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Hungarian report Hungarian report
by Euro Reporter
2009-11-06 07:56:31
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Government members get new flu shot

Ministers who had not been inoculated against the deadly A/H1N1 virus received the vaccine in the presence of the media on Wednesday. Prime Minister Gordon Bajnai was inoculated on Tuesday.

Last week, some 12,500 people approached their doctors with symptoms suggesting flu, as opposed to 14,200 the week before, Health Minister Tamas Szekely said, adding that the numbers were low to declare an epidemic in Hungary. The minister said that the vaccine would be available in all pharmacies across the country on Thursday. On Tuesday, a 15-year-old boy died in a Szolnok hospital (C Hungary), who had been diagnosed with carrying the new flu virus.

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Free Dem leader insists his party will vote against budget bill


The leader of Hungary's liberal Free Democrats insisted on Wednesday that his party would refuse to support the government's 2010 budget bill. In a vote on Tuesday, MPs approved the main figures of the bill which includes a budget deficit of 3.8 percent of gross domestic product. The bill's framework passed comfortably with 200 MPs voting for and 156 against.

The minority ruling Socialists need the votes of Free Democrat deputies to pass the budget; the final vote is expected to take place on November 30. Attila Retkes told a news conference that whereas the bill was in line with the key priorities of crisis-management, it would not serve the interests of poor people. He added that the bill failed to provide guarantees for job retention or creation, and planned cuts to local council budgets would create a mess in municipalities.

The Free Democrats are deeply divided. The party's parliamentary group leader, Janos Koka, supports the crisis-management measures of Prime Minister Gordon Bajnai and has said he and fellow party MPs will support the 2010 budget bill.

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Hungary battles illegal migrants


At dusk, Sergeant Levente Saja stands in the open countryside and scans the horizon through binoculars. A dirt road separates a field of maize from a wide expanse of scrub and grass. "This corn makes our job a lot more difficult," he says.  The cornfield is in Hungary, a member of the European Union and part of the Schengen Zone, which stretches west to Portugal and north to Scandinavia with no internal border checks or further passport scrutiny.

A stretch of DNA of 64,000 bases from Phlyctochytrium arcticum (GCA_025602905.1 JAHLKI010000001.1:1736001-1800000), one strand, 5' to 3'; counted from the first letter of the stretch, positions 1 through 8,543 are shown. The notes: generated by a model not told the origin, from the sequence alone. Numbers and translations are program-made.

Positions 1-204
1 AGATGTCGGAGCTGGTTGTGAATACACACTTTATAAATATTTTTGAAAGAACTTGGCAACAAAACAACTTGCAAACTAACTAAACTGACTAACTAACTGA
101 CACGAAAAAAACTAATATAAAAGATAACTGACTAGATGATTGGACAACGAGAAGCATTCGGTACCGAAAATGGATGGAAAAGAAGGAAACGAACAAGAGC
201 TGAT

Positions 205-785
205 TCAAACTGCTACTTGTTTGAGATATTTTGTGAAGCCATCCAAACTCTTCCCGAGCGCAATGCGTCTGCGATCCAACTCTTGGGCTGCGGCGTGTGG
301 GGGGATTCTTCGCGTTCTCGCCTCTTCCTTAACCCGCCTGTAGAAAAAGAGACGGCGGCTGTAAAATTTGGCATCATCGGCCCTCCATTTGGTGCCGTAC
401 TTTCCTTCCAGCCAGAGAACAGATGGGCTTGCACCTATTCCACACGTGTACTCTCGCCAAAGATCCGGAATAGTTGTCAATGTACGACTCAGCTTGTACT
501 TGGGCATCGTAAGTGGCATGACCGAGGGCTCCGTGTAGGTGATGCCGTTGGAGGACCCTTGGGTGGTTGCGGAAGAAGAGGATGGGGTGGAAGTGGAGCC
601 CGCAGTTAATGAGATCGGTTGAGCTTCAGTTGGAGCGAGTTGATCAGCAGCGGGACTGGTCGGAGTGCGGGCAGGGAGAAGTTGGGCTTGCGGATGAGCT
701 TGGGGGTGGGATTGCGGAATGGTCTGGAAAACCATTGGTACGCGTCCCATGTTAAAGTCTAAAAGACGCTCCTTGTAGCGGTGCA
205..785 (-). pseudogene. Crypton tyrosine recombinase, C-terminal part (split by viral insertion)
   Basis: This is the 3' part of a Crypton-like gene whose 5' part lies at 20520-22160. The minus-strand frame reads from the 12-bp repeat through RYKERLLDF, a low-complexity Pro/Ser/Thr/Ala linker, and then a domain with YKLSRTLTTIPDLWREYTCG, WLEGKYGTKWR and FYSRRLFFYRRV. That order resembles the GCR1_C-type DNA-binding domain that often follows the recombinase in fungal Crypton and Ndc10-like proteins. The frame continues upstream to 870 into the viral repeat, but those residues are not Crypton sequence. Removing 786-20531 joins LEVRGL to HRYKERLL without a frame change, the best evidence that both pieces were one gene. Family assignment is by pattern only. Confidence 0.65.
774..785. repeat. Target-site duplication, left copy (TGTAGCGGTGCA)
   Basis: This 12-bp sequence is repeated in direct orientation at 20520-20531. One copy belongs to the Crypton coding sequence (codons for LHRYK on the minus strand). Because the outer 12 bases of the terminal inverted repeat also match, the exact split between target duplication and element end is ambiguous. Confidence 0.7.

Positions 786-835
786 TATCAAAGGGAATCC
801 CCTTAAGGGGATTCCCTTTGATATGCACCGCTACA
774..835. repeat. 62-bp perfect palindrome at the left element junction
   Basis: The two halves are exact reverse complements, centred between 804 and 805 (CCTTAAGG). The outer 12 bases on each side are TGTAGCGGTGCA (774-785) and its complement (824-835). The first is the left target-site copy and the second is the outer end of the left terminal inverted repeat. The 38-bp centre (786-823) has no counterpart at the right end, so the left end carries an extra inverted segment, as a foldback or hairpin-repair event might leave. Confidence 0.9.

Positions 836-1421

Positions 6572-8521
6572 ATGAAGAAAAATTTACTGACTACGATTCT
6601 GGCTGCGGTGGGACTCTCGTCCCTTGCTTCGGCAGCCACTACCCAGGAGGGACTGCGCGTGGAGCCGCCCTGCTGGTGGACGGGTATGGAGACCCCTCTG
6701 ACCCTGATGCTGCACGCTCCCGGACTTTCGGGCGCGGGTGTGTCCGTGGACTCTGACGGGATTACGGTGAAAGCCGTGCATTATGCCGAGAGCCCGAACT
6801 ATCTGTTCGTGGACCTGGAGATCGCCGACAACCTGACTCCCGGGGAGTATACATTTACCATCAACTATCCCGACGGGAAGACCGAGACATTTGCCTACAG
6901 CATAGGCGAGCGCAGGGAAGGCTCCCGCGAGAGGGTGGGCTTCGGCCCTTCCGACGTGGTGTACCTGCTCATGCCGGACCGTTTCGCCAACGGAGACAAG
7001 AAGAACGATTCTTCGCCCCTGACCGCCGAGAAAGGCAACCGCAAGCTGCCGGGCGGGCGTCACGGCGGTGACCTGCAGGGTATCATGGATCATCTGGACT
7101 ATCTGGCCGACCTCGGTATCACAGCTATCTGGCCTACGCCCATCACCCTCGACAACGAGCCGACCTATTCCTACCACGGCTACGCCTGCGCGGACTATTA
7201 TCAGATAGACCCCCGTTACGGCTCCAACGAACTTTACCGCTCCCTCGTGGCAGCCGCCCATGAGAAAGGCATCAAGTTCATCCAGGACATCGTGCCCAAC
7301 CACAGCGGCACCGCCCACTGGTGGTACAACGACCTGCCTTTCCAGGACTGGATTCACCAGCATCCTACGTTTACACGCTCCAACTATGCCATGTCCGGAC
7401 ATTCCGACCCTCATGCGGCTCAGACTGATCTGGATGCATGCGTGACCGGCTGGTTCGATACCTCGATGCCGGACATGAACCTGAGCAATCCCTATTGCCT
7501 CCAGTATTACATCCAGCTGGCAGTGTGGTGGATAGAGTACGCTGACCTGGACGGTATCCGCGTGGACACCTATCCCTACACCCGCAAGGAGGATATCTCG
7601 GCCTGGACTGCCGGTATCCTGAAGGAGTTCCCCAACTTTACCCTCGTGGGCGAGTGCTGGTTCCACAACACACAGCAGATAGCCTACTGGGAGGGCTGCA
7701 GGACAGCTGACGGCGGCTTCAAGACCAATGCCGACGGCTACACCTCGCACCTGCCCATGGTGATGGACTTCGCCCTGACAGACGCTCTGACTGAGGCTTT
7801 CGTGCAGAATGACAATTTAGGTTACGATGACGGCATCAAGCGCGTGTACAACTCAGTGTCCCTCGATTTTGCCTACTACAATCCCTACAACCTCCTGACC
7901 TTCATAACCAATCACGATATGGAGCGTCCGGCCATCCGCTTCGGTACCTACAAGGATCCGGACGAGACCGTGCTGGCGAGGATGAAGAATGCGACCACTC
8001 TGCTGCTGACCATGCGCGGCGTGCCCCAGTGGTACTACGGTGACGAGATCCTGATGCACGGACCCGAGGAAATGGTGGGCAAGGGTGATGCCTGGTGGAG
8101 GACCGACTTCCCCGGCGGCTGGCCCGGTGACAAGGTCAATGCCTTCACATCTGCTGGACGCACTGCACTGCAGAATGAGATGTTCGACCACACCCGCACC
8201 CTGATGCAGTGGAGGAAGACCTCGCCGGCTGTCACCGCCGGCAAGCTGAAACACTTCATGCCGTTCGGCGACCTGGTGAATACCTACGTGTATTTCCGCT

The other field is in war-scarred Serbia, which is not an EU member and where the Balkan ethnic conflicts of the 1990s left the economy and much of its infrastructure in ruins.
Serbia has become one of the main land routes into the European Union for those in search of a better life but lacking the documents to enter legally. Day and night, men, women and children crawl, run, shuffle and crouch, inching their way across the fields towards Hungary. Saja and his colleagues in the Hungarian border police are tasked with stopping these illegal migrants. "You never know when they might turn up," he says.

The Hungary-Serbia border is just one more barrier on a very long journey. Many will have spent months travelling, often on foot, living in unimaginable conditions.  Saja recalls finding an Afghan man just inside the Hungarian border: "He was lying in a field, exhausted, unconscious." After receiving medical treatment, the Afghan requested political asylum, making him the responsibility of the Interior Ministry's Office of Immigration and Nationality.

Most of those apprehended on the "green border," as it is known, are Roma, or gypsies, from Serbia, and Kosovo Albanians. Africans appear periodically and in recent months the number of Afghan refugees has noticeably increased, says border police officer Major Szabolcs Revesz.  "Hungary is still not a target country for illegal immigrants," says Lieutenant Colonel Gabor Eberhardt in his office at police headquarters in the university town of Szeged, southern Hungary.


      
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